Despite its openness and smallness, Vanuatu’s economy has been performing well over a number of years. It had weathered the global financial crisis and the political instabilities that the various governments have gone through. Sustaining this growth in the medium term is the key. In this post, I shall briefly discuss the economy and its prospects and assess briefly whether this growth is sustainable.
Past, present and future economic growth
From 2003 to 2008 the economy of Vanuatu grew at an average rate of 6 percent. This is a huge contrast compared to the two decades after independence where growth had been poor and income per capita declining. The dismal performance during earlier decades was attributable mainly to political instability and weak governance institutions and arrangements. As a result of this poor performance, the Government adopted the Comprehensive Reform Program (CRP) in 1997 under the auspices of the Asian Development Bank (ADB). These reforms, and others that came after such as the liberalisation of telecommunications and air services, coupled with political stability resulted in higher growth.
From 2009 to 2011 economic growth declined markedly to an average of around 2.5 percent. This was attributable to: major public projects coming to an end, such as the US-funded Efate ring road and Santo East Coast road; increasing competitiveness in tourism products from other Pacific Island Countries such as Fiji and the Cook Islands; and the lagging effects of the global financial crisis. These shocks were largely experienced in the real estate sector. Agricultural sector production also declined during this period, mainly due to a fall in world commodity prices.
2012 will be the ninth year of recording positive economic growth, estimated to be over 2 percent. The services sector, comprised mainly of tourism, is expected to be the driver for this growth. In terms of the medium-term outlook for the domestic economy, it is anticipated to remain positive. This will be mainly attributable to these factors:
- The confidence in the international economy will start to gradually pick up again,
- Major public infrastructure projects amounting to over AUD$200 million will commence soon, such as the international wharf and urban infrastructure projects,
- We are expecting an increase in private sector investment, for example a major international hotel project is about to commence.
- The tourism sector is starting to rebound again.
What is important now is for the Government to continue with its policy and economic reforms as recently highlighted in the National Trade Policy Framework (available here[pdf]). This policy framework focuses on trade as an engine for growth. In addition, to date economic growth has not sufficiently translated into better development outcomes. As it stands the Vanuatu Government may find it difficult to meet its Millennium Development Goals target by 2015.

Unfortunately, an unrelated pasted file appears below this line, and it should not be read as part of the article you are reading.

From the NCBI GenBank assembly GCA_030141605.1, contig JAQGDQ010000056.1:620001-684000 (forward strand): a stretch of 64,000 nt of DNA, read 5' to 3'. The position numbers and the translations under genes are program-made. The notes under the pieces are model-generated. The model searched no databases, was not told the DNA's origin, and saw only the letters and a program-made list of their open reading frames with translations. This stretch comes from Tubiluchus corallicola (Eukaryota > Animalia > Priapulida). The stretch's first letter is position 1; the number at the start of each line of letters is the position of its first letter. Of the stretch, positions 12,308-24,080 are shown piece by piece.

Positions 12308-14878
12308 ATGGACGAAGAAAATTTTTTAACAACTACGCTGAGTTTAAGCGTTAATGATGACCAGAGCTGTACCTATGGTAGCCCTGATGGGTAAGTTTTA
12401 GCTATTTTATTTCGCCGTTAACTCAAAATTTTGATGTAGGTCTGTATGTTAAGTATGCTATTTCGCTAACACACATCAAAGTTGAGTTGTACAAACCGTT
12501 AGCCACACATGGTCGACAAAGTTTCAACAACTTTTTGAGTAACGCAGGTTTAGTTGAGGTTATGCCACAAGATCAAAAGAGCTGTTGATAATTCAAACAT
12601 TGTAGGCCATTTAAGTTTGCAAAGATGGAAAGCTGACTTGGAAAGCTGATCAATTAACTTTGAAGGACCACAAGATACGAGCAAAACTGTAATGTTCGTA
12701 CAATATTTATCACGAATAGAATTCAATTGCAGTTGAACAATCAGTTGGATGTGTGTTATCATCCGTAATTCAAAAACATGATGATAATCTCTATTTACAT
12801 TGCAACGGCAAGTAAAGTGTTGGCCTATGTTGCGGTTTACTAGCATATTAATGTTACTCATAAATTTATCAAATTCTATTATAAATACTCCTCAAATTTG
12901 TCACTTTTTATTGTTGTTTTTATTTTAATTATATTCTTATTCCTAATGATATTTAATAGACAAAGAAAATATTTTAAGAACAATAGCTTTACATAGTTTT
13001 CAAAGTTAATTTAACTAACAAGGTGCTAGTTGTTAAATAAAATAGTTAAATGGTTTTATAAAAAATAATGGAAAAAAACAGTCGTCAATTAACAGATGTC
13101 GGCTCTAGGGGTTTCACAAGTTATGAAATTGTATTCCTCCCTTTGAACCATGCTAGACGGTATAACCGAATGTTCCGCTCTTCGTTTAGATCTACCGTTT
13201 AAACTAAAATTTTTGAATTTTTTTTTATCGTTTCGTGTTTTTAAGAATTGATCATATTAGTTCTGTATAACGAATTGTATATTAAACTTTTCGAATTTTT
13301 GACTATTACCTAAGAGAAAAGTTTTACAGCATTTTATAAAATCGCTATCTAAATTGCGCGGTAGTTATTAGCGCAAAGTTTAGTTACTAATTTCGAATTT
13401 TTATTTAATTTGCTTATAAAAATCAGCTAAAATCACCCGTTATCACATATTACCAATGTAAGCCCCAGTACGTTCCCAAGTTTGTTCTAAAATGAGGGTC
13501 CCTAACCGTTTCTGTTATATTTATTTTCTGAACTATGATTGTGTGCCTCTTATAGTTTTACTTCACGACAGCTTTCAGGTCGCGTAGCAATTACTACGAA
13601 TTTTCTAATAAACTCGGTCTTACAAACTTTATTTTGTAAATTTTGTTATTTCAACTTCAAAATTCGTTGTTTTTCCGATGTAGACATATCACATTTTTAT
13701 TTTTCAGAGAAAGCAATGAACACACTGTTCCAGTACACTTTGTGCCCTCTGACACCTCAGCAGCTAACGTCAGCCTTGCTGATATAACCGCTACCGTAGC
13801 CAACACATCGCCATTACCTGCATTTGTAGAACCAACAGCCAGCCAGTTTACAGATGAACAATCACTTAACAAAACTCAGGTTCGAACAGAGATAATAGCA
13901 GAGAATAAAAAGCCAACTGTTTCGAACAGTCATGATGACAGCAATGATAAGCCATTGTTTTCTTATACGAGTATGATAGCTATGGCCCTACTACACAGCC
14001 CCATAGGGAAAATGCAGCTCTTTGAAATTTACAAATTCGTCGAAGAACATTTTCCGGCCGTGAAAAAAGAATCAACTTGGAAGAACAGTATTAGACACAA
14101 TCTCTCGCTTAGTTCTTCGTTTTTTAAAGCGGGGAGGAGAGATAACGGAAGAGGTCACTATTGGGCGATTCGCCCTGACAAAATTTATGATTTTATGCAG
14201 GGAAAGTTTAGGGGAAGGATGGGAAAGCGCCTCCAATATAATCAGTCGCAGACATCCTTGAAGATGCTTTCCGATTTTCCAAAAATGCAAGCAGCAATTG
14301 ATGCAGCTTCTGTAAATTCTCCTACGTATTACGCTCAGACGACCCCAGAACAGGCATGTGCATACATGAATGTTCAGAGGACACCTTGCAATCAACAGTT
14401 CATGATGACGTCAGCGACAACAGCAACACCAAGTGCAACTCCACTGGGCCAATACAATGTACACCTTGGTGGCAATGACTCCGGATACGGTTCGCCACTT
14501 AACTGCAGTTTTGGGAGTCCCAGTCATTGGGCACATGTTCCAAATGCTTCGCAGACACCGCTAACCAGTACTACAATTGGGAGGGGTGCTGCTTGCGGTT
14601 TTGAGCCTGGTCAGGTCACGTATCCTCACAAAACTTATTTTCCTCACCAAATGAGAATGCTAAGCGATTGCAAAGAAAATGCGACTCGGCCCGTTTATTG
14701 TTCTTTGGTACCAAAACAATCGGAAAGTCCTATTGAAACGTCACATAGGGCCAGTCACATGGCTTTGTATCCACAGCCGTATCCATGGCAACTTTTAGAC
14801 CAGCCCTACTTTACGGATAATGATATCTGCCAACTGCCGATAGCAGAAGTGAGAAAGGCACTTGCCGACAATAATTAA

Inflation and external sector developments
Generally, inflation in Vanuatu remains low and continues to be within the Reserve Bank of Vanuatu’s target range of 0-4 percent. The years where inflation was high was mainly due to an increase in aggregate demand associated with increased growth and increases in imported food and fuel prices. This was especially the case from 2007 to 2009.
The balance of payments in Vanuatu consistently record current account deficits. This is a result of persistent trade deficits recorded over the past years. Imports are four times larger than exports and this imbalance is mainly funded by a surplus in the financial and capital account of the balance of payments, which comes mainly from donor funding and foreign direct investment flows.
Foreign exchange reserves are growing (see graph below). The months of import cover provided by reserves is comfortable, hovering above six months, well above the target of 4 months. On the fiscal front, the Government budget has continue to record a deficit since 2010. These deficits, though manageable, need to be addressed immediately and the current Government stance of a return to a balanced or surplus budget in the medium term is a welcome development. The reasons for these deficits stemmed mainly from major fiscal challenges experienced by the Government. The economy slowed down markedly which was reflected in revenue yields declining, though this was also in part associated with low compliance. Government spending also continues to increase rapidly exerting pressure on the cash flow management of the Government. Despite these dactors, debt to GDP remains at a respectable rate of just over 30 percent.
It is to be stressed that the increasing demand for services for a growing population coupled with a narrow tax base is challenging for a small economy like Vanuatu.
The medium term prospects of Vanuatu’s economy look promising. As discussed, the macroeconomic fundamentals remain strong and this is a good foundation for growth in the future. However, the fiscal front still remains a major risk and the Government’s recent plans to return to fiscal balance/surplus in the medium term are welcomed. Also the Government’s plan to continue with major structural and institutional reforms as highlighted in its recent National Trade Policy Framework is a positive step to ensure that the economy continues to grow at a sustainable level and remain competitive. Coupled with these reforms, a commitment to good governance is also vital to secure long term economic growth that could in turns translate into better development outcomes.